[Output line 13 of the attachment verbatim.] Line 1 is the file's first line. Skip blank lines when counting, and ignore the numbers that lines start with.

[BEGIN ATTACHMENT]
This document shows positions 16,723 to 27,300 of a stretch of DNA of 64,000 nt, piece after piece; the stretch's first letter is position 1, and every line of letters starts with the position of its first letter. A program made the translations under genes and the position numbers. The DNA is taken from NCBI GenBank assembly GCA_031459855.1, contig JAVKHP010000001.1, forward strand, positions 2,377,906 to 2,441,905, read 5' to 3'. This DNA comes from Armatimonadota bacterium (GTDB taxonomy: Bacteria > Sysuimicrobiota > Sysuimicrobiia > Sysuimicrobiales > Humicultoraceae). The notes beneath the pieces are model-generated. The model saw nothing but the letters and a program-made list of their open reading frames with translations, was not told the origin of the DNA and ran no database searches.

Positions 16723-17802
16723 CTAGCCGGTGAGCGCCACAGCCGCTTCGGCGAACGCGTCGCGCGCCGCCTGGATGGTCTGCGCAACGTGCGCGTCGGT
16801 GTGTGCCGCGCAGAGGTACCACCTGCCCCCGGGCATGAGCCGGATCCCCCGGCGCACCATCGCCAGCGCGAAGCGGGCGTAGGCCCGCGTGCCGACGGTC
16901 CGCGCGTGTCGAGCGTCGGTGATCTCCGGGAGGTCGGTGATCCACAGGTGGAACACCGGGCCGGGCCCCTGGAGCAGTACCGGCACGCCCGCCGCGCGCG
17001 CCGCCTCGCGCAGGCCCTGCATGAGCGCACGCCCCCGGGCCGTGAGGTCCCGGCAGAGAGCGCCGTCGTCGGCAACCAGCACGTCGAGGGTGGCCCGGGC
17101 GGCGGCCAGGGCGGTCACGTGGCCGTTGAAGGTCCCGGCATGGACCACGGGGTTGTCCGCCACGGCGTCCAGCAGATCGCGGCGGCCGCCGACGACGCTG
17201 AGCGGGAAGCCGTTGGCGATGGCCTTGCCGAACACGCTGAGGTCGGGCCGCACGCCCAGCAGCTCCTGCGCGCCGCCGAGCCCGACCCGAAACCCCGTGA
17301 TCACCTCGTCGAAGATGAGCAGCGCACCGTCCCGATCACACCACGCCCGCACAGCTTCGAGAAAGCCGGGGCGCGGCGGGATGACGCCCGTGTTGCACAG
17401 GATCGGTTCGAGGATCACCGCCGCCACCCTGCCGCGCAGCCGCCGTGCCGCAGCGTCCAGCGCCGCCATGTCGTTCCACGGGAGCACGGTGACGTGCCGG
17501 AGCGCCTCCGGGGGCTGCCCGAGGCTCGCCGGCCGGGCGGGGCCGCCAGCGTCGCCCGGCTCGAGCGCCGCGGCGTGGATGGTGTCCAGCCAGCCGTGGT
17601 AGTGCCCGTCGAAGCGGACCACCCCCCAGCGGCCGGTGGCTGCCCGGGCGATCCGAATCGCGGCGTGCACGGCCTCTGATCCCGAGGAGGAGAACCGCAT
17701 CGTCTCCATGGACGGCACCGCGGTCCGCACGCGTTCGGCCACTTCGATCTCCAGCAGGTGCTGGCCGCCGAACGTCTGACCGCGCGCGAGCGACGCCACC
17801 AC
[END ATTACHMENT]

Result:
17701 CGTCTCCATGGACGGCACCGCGGTCCGCACGCGTTCGGCCACTTCGATCTCCAGCAGGTGCTGGCCGCCGAACGTCTGACCGCGCGCGAGCGACGCCACC